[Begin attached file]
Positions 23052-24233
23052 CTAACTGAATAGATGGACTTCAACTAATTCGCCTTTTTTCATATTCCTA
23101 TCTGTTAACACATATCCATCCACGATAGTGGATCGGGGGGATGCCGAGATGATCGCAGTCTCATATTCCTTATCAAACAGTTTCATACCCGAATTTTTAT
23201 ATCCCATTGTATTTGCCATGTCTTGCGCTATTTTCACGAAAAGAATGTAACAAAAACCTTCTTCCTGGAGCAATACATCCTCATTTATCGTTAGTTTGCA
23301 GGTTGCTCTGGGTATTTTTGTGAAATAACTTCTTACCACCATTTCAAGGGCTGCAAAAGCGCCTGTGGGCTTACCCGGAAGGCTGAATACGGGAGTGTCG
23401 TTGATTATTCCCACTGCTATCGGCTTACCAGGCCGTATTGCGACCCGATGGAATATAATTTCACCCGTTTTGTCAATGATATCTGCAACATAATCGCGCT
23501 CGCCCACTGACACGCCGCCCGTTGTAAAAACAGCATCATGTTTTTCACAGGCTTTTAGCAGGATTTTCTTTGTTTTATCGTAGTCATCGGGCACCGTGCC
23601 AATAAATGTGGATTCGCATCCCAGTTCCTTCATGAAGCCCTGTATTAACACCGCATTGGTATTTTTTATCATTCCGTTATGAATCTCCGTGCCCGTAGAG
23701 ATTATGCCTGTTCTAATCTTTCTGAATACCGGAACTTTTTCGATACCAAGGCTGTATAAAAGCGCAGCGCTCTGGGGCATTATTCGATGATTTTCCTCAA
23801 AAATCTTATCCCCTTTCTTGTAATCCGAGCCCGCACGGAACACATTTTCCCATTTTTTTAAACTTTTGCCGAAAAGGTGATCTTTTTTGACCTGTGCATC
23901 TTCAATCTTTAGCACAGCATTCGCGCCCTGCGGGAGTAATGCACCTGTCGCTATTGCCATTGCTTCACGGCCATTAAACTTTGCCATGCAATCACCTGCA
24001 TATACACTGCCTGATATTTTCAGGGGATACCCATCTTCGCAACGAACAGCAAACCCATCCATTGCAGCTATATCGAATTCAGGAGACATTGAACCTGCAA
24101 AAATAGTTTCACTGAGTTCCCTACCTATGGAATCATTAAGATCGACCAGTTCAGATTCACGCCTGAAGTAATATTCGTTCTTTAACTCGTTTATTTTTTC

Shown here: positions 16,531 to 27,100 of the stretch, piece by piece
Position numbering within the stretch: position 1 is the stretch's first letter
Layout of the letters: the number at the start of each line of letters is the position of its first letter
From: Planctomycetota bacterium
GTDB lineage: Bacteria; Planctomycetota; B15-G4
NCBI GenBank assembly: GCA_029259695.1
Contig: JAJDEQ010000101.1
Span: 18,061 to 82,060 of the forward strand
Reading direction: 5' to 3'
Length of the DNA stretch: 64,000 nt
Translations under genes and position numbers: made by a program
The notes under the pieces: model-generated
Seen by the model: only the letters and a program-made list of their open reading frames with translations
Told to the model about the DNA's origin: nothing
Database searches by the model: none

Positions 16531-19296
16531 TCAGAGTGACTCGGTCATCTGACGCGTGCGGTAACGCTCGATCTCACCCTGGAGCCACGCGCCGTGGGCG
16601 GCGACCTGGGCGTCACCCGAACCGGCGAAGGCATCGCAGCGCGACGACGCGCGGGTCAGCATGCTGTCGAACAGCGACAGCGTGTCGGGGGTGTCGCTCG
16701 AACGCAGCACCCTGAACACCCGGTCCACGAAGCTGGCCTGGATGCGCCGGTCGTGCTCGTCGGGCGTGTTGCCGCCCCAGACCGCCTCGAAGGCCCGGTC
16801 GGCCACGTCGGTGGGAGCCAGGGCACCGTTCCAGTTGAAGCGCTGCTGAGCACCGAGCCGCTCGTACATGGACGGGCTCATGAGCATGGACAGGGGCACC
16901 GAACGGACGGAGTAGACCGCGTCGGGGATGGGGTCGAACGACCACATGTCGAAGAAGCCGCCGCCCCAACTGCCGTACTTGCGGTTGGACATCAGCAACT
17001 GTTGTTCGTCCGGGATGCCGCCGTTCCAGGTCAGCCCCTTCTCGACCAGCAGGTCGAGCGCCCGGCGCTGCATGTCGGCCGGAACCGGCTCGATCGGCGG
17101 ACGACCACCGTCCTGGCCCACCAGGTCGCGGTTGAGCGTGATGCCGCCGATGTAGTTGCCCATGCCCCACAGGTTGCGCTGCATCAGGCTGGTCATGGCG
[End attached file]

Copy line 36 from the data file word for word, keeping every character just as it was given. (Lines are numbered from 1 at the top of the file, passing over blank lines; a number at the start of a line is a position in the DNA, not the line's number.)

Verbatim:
17101 ACGACCACCGTCCTGGCCCACCAGGTCGCGGTTGAGCGTGATGCCGCCGATGTAGTTGCCCATGCCCCACAGGTTGCGCTGCATCAGGCTGGTCATGGCG